The Hateful Eight is the eleventh film to be shot in the Ultra Panavision 70 process (65mm film with 1.25x squeeze anamorphic lenses, for an aspect ratio of 2.76:1), an ultra wide aspect ratio that was used on a few movies in the 1950s and 60s, such as Raintree County (1957), Ben-Hur (1959), Mutiny on the Bounty (1962), It's a Mad, Mad, Mad, Mad World (1963) and The Greatest Story Ever Told (1965). The film to use this extremely rare process was Khartoum (1966) nearly 50 years before. To accomodate Tarantino's filming style, Panavision made a 2000 foot film magazine (double the standard size) for the film's Ultra Panavision 70 cameras. Panavision collaborated with Schneider Optics to design and produce 100 Ultra Panavision projection lenses which would ultimately be needed for the retrofitted roadshow theaters across the USA and Canada. The filmmakers also avoided any use of a digital intermediate; the film was color-timed photochemically by FotoKem, and the dailies were screened in 70mm. At the 2015 San Diego Comic-Con, Tarantino announced that Ennio Morricone would compose the score for the film. Tarantino remarked that it would be the first western scored by Morricone in 40 years since Buddy Goes West (1981). Tarantino edited two versions of the film, one for the roadshow version and the other for general release. The roadshow version runs for 182 minutes, and includes an overture and intermission, while the general release is six minutes shorter and contains alternate takes of some scenes. Tarantino stated that the general release cut was created as he felt that some of the footage he shot for 70mm would not play well on smaller screens. As of 2015, almost all movie theaters worldwide had their film projectors replaced with digital projectors, as traditional film stock was no longer in favor. As a great fan and supporter of celluloid, Tarantino aggressively fought with global distributors for the film to be shown in its original Ultra Panavision 70 presentation. As a result, 50 theaters internationally were retrofitted with anamorphic lensed 70mm analog film projectors to display the film as he intended it to be seen. The film was released on December 25, 2015 as a roadshow presentation in 70mm analog film format theaters exclusively before being widely released in digital theaters on December 30, 2015.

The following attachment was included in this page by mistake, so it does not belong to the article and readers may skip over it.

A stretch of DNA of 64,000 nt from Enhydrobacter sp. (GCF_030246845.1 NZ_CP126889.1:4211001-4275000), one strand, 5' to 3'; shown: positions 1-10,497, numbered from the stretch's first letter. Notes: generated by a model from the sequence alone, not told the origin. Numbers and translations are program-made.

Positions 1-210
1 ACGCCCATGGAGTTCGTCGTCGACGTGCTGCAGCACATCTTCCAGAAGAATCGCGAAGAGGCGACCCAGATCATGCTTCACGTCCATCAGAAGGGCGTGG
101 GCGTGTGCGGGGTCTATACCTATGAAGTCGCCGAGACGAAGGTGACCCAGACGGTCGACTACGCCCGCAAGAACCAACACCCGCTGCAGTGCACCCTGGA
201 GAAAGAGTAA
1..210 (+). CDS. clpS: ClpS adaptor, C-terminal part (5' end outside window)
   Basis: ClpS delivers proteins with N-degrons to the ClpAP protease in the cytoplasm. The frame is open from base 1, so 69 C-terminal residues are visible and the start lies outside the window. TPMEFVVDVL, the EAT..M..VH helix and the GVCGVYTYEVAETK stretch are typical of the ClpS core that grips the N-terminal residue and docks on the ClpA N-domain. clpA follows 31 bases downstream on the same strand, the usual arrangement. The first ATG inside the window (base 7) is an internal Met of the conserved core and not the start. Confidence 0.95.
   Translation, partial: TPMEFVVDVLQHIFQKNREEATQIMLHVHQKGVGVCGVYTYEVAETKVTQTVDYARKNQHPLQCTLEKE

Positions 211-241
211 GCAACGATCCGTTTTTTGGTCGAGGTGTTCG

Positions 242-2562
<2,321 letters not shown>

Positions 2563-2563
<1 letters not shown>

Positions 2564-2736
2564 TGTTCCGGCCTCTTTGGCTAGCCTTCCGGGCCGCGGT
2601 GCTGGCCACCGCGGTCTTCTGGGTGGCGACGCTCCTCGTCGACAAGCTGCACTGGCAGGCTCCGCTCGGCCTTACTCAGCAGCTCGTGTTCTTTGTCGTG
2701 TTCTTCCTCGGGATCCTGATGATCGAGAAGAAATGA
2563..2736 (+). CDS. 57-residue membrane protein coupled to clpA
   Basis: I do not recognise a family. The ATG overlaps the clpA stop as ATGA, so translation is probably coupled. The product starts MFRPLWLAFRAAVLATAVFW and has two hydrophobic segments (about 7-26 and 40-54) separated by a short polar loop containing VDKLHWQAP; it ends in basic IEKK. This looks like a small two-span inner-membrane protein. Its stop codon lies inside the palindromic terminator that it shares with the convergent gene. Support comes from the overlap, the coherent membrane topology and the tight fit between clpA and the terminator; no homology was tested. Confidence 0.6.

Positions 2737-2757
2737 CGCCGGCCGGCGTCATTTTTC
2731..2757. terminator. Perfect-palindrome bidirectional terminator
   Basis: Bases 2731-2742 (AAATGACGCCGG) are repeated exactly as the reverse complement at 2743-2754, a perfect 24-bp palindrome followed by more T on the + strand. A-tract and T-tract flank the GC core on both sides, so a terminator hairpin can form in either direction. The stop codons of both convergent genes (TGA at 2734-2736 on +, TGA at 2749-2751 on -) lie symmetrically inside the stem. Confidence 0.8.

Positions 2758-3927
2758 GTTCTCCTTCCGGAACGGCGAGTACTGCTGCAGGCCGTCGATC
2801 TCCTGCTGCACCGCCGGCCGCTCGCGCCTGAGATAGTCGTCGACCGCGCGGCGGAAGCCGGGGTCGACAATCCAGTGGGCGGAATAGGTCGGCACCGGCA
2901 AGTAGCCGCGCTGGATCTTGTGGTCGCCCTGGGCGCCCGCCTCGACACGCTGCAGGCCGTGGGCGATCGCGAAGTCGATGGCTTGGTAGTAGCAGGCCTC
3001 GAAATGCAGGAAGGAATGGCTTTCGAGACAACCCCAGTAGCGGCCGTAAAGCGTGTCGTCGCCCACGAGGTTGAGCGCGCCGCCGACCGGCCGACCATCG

It stars Samuel L. Jackson, Kurt Russell, Jennifer Jason Leigh, Walton Goggins, Demián Bichir, Tim Roth, Michael Madsen, and Bruce Dern. The cast gave spectacular performances, especially to Jackson, Leigh and Goggins, who all gave the wildest Tarantino performances yet.

A brash, brutal western-mystery film, The Hateful Eight has the same raw energy from Tarantino's Reservoir Dogs (1992) and more than enough rough stuff to traumatize the sensitive. But not only does it have sheer hate, it has brains. Tarantino's palpable enthusiasm, his unapologetic passion for what he's created, reinvigorates this venerable genre and, mayhem aside, makes it involving for longer than you might suspect. Tarantino has made a nihilist western about how human nature will always something to hide and how we all are so full of hate for one another. This is a must-see. Even though this movie is not for everybody, it will be held by the promise of a resolution as outlandish and as the rest of the picture. One of the best films of the year!

Simon says The Hateful Eight receives: